Time management is a difficult task to grasp for any student. It requires a lot of organization for which most college students do not have the patience. However, this is a skill that I acquired early on to benefit my future. I based my ability to master it through five key topics. It takes time to get comfortable with the routine, but it can be extremely beneficial when having to complete multiple tasks (especially during exam week.)
I know sometimes it’s really hard to see the use in a planner, especially after you spend 20 minutes picking out the one that “looks pretty” in the Target school supplies aisle. In reality, planners can actually be a lot more than a pretty visual. The idea of keeping track of what obligations, activities, events and responsibilities can also be applied through a calendar app. I practiced this by always writing things down and even including Post-it Notes for more important tasks. Highlighting important events is also helpful. The routine of organizing all of these in certain time frames can make you feel a lot more comfortable about your schedule.
On any walk back to my residence hall, I would often anticipate how much homework I had to finish for the next day. I realized that if I completed each assignment based on the order of my classes, I would be able to enjoy a more peaceful walk home. If I was assigned projects, I would make sure to prioritize them leading up to the deadline so that I had time to work over multiple days. The Eisenhower Matrix (above) is a great chart system that helps make the decision of when to complete work. This can really encourage a good sense of organization and have you feeling a lot more relieved when it comes to due dates.
Work at Productive Times
I had a hard time studying or doing homework during times when I was most focused. I often would try to accomplish my work during the day, in between classes when I had tiny breaks. I soon realized I was not able to pay attention or be productive when my mind was thinking of the class I had to attend in the next 30 minutes. I realized that the evening time is where my motivation to get things done was most relevant. This aspect is solely based on personal judgement of what time of day you think you can be most productive. Make sure to be honest with yourself in order to ensure a good outcome.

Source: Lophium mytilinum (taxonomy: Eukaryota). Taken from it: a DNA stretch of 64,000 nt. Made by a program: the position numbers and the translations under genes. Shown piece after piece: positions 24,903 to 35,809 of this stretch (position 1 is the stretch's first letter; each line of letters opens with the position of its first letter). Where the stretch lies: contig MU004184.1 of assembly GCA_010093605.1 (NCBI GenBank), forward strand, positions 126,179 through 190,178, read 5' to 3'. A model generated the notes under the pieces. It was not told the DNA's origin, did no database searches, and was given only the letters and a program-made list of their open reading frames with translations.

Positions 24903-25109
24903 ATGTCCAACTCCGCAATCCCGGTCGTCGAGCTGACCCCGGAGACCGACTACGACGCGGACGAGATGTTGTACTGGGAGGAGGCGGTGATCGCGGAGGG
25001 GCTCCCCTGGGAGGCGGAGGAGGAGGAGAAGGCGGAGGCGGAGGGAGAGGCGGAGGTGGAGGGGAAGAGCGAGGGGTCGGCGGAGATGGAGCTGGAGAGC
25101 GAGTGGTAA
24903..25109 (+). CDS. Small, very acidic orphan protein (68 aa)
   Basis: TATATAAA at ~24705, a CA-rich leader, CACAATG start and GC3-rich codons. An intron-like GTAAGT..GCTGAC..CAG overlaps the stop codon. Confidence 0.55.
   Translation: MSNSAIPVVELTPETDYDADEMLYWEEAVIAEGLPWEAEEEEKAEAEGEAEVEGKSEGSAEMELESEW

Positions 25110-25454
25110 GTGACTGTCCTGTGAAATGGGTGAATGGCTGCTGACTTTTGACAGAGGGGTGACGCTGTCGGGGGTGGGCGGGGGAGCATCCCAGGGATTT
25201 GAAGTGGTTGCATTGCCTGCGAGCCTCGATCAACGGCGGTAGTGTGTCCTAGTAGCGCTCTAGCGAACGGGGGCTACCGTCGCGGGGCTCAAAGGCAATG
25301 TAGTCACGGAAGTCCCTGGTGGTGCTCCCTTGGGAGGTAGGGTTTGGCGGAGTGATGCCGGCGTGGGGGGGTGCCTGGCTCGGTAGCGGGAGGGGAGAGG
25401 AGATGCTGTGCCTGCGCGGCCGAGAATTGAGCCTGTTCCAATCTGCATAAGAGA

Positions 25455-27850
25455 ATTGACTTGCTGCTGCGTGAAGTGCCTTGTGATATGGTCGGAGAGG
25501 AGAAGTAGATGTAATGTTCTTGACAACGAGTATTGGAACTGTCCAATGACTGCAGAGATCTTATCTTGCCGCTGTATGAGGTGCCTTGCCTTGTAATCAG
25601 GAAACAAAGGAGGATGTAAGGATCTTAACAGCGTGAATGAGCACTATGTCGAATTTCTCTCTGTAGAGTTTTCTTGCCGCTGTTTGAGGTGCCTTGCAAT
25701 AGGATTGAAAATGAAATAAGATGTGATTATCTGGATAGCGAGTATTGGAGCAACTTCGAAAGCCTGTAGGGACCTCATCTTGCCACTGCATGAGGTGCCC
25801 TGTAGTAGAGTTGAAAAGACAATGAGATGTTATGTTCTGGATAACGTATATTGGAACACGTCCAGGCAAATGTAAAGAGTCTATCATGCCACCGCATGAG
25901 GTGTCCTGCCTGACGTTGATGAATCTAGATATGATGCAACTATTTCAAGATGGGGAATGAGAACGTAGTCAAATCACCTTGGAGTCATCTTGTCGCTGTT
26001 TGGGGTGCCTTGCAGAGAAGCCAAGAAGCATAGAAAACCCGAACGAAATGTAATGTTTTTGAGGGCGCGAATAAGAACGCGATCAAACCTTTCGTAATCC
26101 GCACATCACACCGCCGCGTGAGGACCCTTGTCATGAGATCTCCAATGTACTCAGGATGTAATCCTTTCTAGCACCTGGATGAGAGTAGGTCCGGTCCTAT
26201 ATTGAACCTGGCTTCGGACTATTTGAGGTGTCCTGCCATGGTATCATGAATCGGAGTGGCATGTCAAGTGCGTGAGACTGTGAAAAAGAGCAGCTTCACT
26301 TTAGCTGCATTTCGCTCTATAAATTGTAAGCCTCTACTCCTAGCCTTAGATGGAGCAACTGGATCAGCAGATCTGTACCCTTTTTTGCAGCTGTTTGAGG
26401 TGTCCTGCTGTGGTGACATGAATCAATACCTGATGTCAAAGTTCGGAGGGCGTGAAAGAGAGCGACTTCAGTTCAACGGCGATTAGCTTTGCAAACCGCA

It’s Okay To Say No!
There are numerous fun activities, social events and academic responsibilities that encompass a regular day as a student. Your choice to participate is a personal decision depending on your interests and abilities, and it can be tempting to overcommit to multiple projects at once. However, it is okay to decline opportunities simply because you do not have the time. Overcommitment can also cause you not to perform to your best ability. Having the confidence to say no can decrease stress and allow for more time toward other tasks you’ve prioritized.
Over the course of school, it is easy to forget to take time for yourself. This does not always have to be strategically scheduled, but sometimes—when you’re really busy—scheduling 45 minutes to do something you enjoy is extremely helpful. I would often spend 30 minutes coloring or dancing to music in my residence hall room just to catch a break from the madness of my schedule. “Me time” is necessary to prevent the feeling of being overwhelmed and reduces stress on a more personal perspective.
I hope these tips help to understand the process of time management. Remember that it takes time to adjust and think about what will work best for you. Happy managing!